Katayama finds herself with too much skin in the game.
Above you see two posters for the Japanese movie Tokugawa irezumi-shi: Seme jigoku, which is known in English as Inferno of Torture, and, occasionally, Hell's Tattooers. We aren't going to get too deeply into the film. It's where Japanese cinema delves into bondage and tattoo fetish layered with gore, and deals with two Edo-era master tattooists who play out a bitter rivalry on the skin of Yumiko Katayama, as well as other unfortunates. If you can tolerate the frontloaded blood and torture, the latter two thirds of the movie may be worth watching for the tattoos, which verge on magical rather than merely ornate. The set design and Teruo Ishii's direction are good too. The tateken sized promo at top is rare, if not even nonexistent online until this very moment, so we thought we'd share it. Tokugawa irezumi-shi: Seme jigoku premiered in Japan today in 1969. Below you see Katayama in a nice pose, untattooed.
Food and water may sustain a man, but it's revenge that really fills the belly.
In Inferno, a boorish millionaire played by Robert Ryan breaks his leg falling off a horse during a desert vacation and is left to die by his two-timing wife and her boy toy. While the lovers cover their tracks and try to confuse the police and search parties, Ryan has to figure out a way to escape the desert. We were surprised a movie like this was made back in 1953. There have been a lot of nature horror and survival thrillers in recent years and we had no idea the genre had roots so far back. The movie is solid, though we thought Robert Ryan's voiceover was often unneeded—maybe he should have had a volleyball to talk to like Tom Hanks in Castaway. But it's a minor issue. We gather that this had a 3-D release, which of course we didn't see, but it's obvious, especially during a truly tremendous fight scene where assorted and sundry items fly at the camera. But even watching in two dimensions you still get a nice piece of entertainment, shot in crisp Technicolor, well-paced and acted, as the desert provides assorted challenges and Ryan must come up with the needed answers or die. Inferno premiered in the U.S. today in 1953.
For some directors pushing the envelope comes naturally.
Picture the scene: It’s 1978 and sexploitation director Jesús Franco, who has redefined sleaze cinema for the masses with fifty movies, including several in the women-in-prison genre for the West German market, is chilling on his terrace in Malaga, Spain soaking up the sun. He’s chatting with his frequent collaborator, producer Erwin Dietrich, about the next project, which they’re calling Frauen für Zellenblock 9.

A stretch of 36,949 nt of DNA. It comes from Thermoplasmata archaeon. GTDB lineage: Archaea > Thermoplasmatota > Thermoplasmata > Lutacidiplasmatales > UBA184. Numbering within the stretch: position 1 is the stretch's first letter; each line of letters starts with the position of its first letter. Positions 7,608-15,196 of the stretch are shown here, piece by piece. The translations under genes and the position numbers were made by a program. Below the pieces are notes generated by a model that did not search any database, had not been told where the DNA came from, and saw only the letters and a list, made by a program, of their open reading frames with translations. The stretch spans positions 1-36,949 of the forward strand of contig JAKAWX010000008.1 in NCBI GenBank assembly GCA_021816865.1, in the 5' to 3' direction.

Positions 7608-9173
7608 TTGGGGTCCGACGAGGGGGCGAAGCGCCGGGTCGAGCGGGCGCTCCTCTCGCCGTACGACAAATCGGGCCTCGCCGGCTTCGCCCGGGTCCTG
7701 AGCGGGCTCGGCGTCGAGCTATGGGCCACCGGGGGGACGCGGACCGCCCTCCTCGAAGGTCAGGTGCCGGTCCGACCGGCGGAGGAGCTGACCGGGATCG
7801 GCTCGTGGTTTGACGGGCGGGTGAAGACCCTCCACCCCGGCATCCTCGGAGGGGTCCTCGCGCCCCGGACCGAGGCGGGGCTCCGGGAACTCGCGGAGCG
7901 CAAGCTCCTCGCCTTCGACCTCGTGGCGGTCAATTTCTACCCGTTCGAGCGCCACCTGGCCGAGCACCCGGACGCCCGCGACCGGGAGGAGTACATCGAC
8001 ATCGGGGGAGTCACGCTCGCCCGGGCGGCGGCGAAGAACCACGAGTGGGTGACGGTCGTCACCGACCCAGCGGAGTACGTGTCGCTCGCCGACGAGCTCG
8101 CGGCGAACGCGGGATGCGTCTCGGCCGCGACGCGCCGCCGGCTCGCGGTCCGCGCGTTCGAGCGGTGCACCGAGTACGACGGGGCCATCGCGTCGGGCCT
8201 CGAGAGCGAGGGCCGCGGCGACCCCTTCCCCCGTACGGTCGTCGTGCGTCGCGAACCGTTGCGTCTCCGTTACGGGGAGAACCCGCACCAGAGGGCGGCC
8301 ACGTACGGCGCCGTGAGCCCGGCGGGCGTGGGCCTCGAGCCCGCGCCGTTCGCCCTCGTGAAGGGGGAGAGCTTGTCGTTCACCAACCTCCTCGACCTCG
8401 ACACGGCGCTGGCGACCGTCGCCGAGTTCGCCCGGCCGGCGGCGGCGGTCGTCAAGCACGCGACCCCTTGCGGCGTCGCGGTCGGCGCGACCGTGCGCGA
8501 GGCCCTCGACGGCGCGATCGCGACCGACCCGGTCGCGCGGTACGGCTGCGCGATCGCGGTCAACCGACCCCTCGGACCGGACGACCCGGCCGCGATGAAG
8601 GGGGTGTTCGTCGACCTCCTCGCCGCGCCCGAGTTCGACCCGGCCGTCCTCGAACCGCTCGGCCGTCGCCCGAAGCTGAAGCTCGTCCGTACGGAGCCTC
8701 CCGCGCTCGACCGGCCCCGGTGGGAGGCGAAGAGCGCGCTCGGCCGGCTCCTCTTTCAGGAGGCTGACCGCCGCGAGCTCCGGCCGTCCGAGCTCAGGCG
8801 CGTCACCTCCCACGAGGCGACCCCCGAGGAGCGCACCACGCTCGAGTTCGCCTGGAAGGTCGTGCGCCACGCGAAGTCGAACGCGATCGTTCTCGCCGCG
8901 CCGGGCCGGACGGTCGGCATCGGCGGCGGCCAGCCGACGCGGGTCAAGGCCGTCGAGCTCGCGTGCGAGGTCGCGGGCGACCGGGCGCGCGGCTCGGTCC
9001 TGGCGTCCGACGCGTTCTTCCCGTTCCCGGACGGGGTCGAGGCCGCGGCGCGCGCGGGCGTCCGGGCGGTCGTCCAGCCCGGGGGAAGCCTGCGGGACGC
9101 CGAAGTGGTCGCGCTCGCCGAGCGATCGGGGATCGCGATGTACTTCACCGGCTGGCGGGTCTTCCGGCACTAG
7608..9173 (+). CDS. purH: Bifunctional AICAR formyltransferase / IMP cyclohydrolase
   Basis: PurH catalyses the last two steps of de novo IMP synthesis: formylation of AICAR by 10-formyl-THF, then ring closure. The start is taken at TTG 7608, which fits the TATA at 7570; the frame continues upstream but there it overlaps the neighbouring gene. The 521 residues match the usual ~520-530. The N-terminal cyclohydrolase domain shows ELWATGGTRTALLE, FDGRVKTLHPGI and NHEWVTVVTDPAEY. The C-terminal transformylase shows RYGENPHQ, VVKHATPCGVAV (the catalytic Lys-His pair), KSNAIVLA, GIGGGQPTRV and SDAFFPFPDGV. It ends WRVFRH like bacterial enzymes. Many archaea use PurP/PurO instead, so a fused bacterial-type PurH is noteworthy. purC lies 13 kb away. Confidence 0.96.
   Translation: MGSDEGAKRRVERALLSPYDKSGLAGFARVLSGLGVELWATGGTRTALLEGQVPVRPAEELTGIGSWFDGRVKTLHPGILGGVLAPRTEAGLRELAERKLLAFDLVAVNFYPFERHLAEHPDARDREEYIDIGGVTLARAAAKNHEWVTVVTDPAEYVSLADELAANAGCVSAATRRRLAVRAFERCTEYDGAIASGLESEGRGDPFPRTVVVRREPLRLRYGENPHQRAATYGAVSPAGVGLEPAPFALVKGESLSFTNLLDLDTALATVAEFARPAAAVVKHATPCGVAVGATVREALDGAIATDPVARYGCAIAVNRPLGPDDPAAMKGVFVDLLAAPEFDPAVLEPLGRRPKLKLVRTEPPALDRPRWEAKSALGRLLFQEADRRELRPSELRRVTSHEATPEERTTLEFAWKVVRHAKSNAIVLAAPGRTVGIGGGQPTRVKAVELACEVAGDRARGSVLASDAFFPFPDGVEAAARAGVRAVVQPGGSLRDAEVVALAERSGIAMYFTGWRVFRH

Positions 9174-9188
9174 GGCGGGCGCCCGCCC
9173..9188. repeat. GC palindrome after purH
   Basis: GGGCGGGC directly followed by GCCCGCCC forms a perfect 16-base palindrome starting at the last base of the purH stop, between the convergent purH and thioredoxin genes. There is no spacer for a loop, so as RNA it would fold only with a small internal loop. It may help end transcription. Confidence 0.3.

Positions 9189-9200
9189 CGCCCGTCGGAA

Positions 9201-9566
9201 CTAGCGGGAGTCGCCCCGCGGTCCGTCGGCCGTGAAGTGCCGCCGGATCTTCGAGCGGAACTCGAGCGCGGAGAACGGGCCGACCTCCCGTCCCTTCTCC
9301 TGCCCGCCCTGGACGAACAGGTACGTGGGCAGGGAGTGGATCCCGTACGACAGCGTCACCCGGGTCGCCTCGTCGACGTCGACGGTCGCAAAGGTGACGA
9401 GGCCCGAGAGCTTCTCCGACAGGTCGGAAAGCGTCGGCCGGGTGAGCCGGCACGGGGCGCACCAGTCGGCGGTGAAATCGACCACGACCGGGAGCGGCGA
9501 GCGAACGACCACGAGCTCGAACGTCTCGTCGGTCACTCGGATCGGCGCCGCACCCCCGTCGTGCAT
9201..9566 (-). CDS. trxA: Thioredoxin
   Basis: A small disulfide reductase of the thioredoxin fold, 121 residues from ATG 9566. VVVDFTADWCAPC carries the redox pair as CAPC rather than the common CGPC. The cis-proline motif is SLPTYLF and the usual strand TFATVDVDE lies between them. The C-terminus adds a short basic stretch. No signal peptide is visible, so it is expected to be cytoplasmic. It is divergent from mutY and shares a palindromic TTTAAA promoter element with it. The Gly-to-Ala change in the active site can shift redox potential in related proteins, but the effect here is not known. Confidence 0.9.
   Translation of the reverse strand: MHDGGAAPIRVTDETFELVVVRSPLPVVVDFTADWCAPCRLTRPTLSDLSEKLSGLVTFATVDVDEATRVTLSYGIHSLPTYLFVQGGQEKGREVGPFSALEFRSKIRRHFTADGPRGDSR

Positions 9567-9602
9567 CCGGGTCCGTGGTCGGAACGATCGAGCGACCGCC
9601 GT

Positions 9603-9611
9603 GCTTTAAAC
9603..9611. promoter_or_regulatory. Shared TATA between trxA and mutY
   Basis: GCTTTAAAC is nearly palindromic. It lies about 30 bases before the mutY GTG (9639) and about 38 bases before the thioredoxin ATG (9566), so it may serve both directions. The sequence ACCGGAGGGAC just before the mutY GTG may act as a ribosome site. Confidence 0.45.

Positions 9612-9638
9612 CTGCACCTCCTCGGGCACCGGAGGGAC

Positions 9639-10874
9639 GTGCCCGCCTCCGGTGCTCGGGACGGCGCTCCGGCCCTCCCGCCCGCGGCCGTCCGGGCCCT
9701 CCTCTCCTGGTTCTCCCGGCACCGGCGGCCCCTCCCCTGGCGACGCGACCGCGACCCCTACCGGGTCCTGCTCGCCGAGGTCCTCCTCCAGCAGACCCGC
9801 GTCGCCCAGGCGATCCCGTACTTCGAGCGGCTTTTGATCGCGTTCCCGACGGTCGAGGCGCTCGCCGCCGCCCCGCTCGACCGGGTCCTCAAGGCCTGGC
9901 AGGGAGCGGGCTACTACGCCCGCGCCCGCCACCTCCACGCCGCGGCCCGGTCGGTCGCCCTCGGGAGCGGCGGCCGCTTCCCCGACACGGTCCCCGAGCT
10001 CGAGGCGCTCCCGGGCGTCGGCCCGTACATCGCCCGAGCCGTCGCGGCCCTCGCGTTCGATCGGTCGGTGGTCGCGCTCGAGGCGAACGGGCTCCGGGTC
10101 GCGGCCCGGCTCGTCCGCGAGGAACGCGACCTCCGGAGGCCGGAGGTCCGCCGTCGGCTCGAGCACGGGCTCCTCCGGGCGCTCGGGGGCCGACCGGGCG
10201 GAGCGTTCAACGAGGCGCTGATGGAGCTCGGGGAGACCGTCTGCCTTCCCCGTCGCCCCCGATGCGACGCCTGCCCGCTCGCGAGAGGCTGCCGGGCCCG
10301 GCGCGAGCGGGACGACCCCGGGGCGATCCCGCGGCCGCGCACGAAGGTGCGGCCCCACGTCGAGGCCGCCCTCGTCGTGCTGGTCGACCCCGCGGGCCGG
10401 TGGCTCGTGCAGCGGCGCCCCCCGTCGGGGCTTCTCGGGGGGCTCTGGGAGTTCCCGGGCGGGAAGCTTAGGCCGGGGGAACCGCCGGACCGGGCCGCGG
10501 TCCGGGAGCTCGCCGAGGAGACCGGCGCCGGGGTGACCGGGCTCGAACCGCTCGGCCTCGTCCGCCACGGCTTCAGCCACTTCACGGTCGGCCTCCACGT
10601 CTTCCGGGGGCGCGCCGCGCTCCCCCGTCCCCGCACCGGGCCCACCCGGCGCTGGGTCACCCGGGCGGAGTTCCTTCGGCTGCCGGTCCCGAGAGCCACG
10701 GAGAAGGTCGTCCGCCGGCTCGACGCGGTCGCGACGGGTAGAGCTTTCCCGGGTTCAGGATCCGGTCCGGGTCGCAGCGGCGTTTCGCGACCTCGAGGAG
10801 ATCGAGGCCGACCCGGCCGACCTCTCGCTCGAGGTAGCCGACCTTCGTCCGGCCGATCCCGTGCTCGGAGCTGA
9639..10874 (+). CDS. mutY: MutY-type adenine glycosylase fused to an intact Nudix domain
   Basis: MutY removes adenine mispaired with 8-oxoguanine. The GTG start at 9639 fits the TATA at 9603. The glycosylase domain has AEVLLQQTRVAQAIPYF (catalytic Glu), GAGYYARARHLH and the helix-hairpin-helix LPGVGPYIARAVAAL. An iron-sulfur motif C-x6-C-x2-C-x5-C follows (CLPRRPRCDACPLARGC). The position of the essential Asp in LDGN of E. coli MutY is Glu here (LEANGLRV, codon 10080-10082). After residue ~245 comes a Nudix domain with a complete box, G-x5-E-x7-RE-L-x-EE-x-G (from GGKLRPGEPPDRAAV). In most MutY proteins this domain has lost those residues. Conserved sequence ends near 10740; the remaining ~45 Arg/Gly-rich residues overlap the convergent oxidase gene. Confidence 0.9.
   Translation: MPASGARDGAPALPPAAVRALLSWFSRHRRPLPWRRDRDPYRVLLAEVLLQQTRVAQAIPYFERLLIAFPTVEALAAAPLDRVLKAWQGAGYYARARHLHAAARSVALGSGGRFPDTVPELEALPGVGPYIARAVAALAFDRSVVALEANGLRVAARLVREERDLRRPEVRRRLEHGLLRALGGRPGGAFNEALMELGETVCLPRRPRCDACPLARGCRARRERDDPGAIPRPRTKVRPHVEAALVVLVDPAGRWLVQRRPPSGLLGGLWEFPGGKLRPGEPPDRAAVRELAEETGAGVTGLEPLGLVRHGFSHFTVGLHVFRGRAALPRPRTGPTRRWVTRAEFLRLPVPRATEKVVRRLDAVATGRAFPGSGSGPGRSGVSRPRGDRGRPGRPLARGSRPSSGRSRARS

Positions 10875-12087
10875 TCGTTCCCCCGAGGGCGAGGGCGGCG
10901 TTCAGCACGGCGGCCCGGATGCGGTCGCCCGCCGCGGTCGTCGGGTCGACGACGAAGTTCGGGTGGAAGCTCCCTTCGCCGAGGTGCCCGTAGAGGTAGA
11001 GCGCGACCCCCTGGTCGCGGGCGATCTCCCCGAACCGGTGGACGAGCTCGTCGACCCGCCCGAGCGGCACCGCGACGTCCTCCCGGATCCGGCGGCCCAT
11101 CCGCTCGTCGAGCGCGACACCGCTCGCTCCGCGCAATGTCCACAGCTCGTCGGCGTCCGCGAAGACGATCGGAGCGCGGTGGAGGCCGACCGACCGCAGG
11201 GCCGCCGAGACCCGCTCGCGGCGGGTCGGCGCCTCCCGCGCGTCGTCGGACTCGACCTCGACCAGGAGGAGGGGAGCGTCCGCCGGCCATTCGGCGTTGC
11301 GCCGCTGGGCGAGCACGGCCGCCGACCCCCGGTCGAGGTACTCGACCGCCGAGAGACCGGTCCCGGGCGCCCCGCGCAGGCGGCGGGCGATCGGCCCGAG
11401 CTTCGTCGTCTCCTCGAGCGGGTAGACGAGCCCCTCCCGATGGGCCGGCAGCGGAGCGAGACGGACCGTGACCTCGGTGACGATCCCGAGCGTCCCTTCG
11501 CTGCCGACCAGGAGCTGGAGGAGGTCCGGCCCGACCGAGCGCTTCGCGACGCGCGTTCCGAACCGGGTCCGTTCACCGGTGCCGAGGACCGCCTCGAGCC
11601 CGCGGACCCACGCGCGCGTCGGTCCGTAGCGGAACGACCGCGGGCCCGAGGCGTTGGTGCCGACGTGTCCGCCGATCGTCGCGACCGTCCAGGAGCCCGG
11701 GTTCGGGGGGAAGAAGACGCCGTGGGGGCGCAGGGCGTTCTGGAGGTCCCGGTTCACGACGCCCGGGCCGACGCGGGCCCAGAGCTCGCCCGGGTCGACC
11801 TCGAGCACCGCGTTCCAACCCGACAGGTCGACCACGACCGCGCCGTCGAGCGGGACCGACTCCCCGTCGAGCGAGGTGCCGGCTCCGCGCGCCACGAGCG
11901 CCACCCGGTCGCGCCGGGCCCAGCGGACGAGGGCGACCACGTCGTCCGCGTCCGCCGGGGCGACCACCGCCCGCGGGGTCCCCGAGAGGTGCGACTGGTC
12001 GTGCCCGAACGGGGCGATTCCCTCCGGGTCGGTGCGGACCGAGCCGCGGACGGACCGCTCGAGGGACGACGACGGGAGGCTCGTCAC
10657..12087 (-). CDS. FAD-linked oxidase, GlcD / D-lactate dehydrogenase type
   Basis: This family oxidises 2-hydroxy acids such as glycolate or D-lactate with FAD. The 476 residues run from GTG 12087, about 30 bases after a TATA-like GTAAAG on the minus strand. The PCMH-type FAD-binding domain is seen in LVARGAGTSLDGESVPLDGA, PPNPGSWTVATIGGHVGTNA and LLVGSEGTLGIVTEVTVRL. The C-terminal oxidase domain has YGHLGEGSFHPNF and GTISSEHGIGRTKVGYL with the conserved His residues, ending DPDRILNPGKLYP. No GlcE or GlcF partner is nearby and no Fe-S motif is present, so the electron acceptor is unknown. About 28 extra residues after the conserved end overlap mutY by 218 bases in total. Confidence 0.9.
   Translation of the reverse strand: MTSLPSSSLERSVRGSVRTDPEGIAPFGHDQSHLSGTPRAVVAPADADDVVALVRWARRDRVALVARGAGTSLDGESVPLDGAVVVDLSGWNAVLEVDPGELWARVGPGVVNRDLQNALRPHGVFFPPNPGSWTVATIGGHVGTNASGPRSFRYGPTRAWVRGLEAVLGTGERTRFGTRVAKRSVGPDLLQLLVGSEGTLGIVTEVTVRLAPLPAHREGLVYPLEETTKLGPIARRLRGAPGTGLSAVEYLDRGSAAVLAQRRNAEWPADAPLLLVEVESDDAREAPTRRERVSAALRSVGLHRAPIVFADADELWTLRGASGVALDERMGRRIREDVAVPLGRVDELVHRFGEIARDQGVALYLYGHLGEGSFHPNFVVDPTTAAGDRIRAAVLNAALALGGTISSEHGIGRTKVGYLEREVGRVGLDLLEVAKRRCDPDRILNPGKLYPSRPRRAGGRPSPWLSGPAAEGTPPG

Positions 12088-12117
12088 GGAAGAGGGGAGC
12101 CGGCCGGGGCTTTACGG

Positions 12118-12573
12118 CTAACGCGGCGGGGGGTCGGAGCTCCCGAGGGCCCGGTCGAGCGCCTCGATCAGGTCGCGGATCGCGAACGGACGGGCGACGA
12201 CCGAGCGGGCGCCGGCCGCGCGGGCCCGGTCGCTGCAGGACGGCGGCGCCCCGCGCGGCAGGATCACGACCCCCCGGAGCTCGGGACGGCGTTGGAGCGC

Jesús: "We can probably save money by using the old costumes from Frauen im Liebeslager. Same idea, right? Women all sweaty in some godforsaken prison."
Erwin: "We left those in Cyprus. Did I mention there’s a Frauen im Liebeslager theme restaurant where the old set used to be? I hear it’s real classy. Anyway, it would’ve cost too much to have that clothing shipped out here."
Jesús: "What about the things from Das Frauenhaus or Frauengefängnis? Where’s all that? And Frauen ohne Unschuld. That stuff too."
Erwin: "Warehouse fire. Suspicious circumstances. Insurance paid off, though. But shit, Jesús, why give the girls costumes at all? Just have them be naked the whole movie."
Jesús: "What? Are you nuts?"
Erwin: "I’m just saying—why bother? Audience wants skin, give them skin. Keep the girls chained up naked the whole time. And that escape scene of yours? Just have them do it naked."
Jesús: "They all get shot in the end. I can’t have them shot naked. That’s… I don’t know… eew."
Erwin: "They can be shot naked, trust me. We make it sexy. They get shot, lay them out like centerfolds."
Jesús: "Erwin, cut it out. I mean, I admit I’m intrigued by the idea artistically, but I don’t think the girls would go for it. It’s a little too crude."
Erwin: "Oh, and I suppose all the muff-diving scenes are Shakespeare? What are these girls—aspiring Catherine Denueves or something? Isn’t one of them a porn actress?"
Jesús: "Karine? Sure, but she’s hoping to go mainstream. Anyway, it’s the fucking jungle, Erwin. There are all kinds of thorns and sharp rocks out there. Spiders. Ticks. I can’t have them running around in all that with their great big bushes out. I mean…lice…you know? Although I am intrigued. Artistically, I mean."
Erwin: "Exactly. It’s art. Last Tango in Paris, right? Bertolucci has Brando shove butter up a girl’s poop chute and the critics go bananas."
Jesús: "That’s funny." *sigh* "But I’m no Bertolucci."
Erwin: "You’re right. You’re better. One day you’ll get a lifetime achievement award for all this filth, trust me. You’ll be remembered. The crazy risks you and the girls took will seem amazing to later generations."
Jesús: "You think so?"